For more information on One Mile End and their brewing adventures, visit their website here. Their beers can also be enjoyed at The Alma in Chapel Market.

London Brewers' Market: April 2016 review

Not even April showers could dampen spirits at the inaugural London Brewers’ Market of 2016. Held in partnership with the Independent Label Market on the 4 April, Old Spitalfields Market was occupied by 26 independent brewers from across the capital. Attracting a steady stream of pundits for one afternoon, drinkers and breweries came together to exalt great beer. Brewers eagerly showcased a range of styles, representing the innovative spirit behind London’s growing brewing scene.

With such a dizzying selection on offer, it was a defensible act to overlook a stall. It was equally pardonable if- instead of pushing the boat out- you were tempted by an old favourite. The cold, harsh reality is that it was impossible to try everything on offer.

With that acknowledgement of our individual limitations — whether attributable to time or ABVs — I’ve compiled a list of five beers that were proffered at LBM. These are representative of the spectrum of styles currently in demand in the city.

• The Five Points Brewing Company: Vito’s Brown Ale (Now known as Brick Field Brown)
 The most recent version of this brown ale was unveiled at LBM. Although it pours an opaque black, its high carbonation and dry finish made it a highly sessionable choice. It delivered warm malty notes with hints of dark chocolate. Deliciously moreish and undoubtedly one to track down again.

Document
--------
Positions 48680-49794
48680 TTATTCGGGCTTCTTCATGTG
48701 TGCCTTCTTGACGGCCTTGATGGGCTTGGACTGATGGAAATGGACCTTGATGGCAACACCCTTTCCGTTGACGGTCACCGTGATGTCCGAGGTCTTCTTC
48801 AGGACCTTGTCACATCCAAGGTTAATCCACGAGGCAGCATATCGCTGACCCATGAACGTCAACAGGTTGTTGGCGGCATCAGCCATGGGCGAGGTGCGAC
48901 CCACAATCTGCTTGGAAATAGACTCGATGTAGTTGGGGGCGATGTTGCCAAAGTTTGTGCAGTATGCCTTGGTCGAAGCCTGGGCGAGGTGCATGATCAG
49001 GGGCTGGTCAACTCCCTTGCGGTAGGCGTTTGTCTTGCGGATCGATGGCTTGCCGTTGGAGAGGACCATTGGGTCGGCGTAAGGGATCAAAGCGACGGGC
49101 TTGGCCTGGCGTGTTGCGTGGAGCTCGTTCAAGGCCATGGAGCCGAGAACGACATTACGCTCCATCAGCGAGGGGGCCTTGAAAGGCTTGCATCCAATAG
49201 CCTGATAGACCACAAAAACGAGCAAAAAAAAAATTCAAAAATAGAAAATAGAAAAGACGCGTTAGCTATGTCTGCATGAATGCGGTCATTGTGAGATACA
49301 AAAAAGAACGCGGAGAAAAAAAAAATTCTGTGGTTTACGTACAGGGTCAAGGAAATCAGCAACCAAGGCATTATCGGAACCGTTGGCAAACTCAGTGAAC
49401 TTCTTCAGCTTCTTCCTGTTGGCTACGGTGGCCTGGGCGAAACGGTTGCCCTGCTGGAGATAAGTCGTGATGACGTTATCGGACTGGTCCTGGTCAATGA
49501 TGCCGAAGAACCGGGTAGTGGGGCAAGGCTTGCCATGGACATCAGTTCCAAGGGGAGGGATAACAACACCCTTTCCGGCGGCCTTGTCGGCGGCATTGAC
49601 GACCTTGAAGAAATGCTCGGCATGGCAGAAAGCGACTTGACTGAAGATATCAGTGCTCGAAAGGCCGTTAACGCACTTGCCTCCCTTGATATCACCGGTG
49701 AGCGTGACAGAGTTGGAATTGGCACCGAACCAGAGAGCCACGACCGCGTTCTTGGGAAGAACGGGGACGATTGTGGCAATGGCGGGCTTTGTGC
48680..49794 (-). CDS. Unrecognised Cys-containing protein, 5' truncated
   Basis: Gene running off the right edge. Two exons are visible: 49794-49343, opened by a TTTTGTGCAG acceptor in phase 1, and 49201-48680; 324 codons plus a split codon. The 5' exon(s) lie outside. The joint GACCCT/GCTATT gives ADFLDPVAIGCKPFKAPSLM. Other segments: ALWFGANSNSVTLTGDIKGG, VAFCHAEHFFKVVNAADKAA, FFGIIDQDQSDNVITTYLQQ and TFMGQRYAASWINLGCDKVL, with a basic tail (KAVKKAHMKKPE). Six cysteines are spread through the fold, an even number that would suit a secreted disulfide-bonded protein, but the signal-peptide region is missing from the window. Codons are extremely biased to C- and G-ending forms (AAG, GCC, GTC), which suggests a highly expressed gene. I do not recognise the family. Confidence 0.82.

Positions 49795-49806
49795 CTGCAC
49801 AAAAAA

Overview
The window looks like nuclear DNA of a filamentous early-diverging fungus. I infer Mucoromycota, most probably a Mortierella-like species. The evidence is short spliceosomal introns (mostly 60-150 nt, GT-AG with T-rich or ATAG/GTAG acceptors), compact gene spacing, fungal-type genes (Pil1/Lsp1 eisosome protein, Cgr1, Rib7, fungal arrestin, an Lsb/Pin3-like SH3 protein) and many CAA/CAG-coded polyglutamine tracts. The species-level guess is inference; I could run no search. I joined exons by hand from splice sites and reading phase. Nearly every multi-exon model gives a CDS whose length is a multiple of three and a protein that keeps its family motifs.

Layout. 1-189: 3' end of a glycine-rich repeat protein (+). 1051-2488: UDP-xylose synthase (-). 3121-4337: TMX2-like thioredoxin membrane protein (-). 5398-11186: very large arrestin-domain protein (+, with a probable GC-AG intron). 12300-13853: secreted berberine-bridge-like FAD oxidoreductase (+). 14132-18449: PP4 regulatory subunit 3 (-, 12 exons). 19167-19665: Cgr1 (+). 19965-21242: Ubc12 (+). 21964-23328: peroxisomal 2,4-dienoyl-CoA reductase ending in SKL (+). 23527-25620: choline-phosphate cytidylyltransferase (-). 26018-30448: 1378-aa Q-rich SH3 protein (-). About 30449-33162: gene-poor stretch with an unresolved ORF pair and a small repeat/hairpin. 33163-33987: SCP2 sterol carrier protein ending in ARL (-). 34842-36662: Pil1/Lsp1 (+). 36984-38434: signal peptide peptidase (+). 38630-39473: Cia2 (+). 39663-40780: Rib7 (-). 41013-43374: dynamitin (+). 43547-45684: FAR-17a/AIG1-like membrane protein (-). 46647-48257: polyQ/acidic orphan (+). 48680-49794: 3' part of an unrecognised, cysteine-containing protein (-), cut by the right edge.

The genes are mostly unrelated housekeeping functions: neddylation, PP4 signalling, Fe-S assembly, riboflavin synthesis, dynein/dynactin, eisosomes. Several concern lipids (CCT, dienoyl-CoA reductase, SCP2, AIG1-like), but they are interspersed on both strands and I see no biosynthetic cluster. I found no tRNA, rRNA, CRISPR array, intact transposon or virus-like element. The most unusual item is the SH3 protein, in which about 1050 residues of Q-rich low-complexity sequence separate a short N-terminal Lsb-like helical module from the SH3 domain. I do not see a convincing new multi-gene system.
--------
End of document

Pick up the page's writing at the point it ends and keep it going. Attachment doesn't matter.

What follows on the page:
• Hackney Brewery: Kiwi Thunder
 A solid IPA with a clout of antipodean flavours. The New Zealand hops gave it aromas of juicy grapefruit, orange peel and other tropical notes- the taste also delivered the same citrusy punch, balanced with light sweetness from the malt. A zesty IPA that’s worth revisiting.

• Rocky Head Brewery: Pale Ale
 An American pale ale from a small brewery based in Southfields, this was a flavoursome and balanced pale ale. Golden, unfiltered and using new world hops, this smooth-drinking pint had aromas of citrus and pine. A hint of sweetness from the malt and a clean finish make this a fruity and pleasant choice.

• One Mile End: Blood Orange Wheat DIPA
 With an ABV of 7.4%, this packed a punch. A complex aroma of marmalade, pepper and citrus, this dark golden beer was intensely citrusy at first sip. The bitter hops then kicked in and the alcohol lent a warming finish. It grew on me, but I didn’t dare go back for a second so early in the afternoon.

• Anspach & Hobday: The Sour Dry Hop
 A sour/wild ale that was outstanding. It carried an aroma of acidic lemon and followed through with lip-puckering tartness. It finished with a dry crispness and screamed out for an afternoon session in the sun.

This is by far a non-exhaustive list, but it highlights the varied tastes catered for at LBM and across London more generally. It will be fascinating to see what styles prevail at the next LBM-yet to be confirmed-but we hopefully won’t be kept on tenterhooks for too long.

Originally published at londonbrewersmarket.com on May 9, 2016.